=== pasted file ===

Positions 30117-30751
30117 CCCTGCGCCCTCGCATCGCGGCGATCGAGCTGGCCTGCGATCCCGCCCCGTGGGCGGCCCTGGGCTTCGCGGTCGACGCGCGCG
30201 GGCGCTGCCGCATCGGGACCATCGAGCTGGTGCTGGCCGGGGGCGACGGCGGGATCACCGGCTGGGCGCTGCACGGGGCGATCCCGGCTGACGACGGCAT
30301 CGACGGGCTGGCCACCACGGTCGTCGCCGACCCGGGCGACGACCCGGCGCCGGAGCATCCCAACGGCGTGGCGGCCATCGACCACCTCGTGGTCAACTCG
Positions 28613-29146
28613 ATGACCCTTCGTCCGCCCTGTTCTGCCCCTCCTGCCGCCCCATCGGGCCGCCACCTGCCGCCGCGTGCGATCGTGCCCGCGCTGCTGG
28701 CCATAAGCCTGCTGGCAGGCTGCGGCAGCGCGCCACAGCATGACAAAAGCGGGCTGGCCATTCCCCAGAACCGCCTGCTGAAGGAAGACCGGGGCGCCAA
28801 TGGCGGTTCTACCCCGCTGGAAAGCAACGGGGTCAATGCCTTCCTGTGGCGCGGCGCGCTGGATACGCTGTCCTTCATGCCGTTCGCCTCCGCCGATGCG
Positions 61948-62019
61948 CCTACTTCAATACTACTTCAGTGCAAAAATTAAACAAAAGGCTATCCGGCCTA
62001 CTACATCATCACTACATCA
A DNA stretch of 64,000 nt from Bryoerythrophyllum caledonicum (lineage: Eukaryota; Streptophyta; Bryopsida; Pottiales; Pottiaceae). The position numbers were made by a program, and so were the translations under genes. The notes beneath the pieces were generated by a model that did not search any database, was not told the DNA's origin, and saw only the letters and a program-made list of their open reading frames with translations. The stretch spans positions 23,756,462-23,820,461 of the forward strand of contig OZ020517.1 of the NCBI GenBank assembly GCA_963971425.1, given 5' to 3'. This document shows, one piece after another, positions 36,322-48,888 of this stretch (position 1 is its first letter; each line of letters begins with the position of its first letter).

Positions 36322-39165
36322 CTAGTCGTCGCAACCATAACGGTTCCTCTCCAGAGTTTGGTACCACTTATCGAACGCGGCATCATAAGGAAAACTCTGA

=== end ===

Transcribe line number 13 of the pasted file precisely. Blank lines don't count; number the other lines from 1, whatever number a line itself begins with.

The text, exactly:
Positions 36322-39165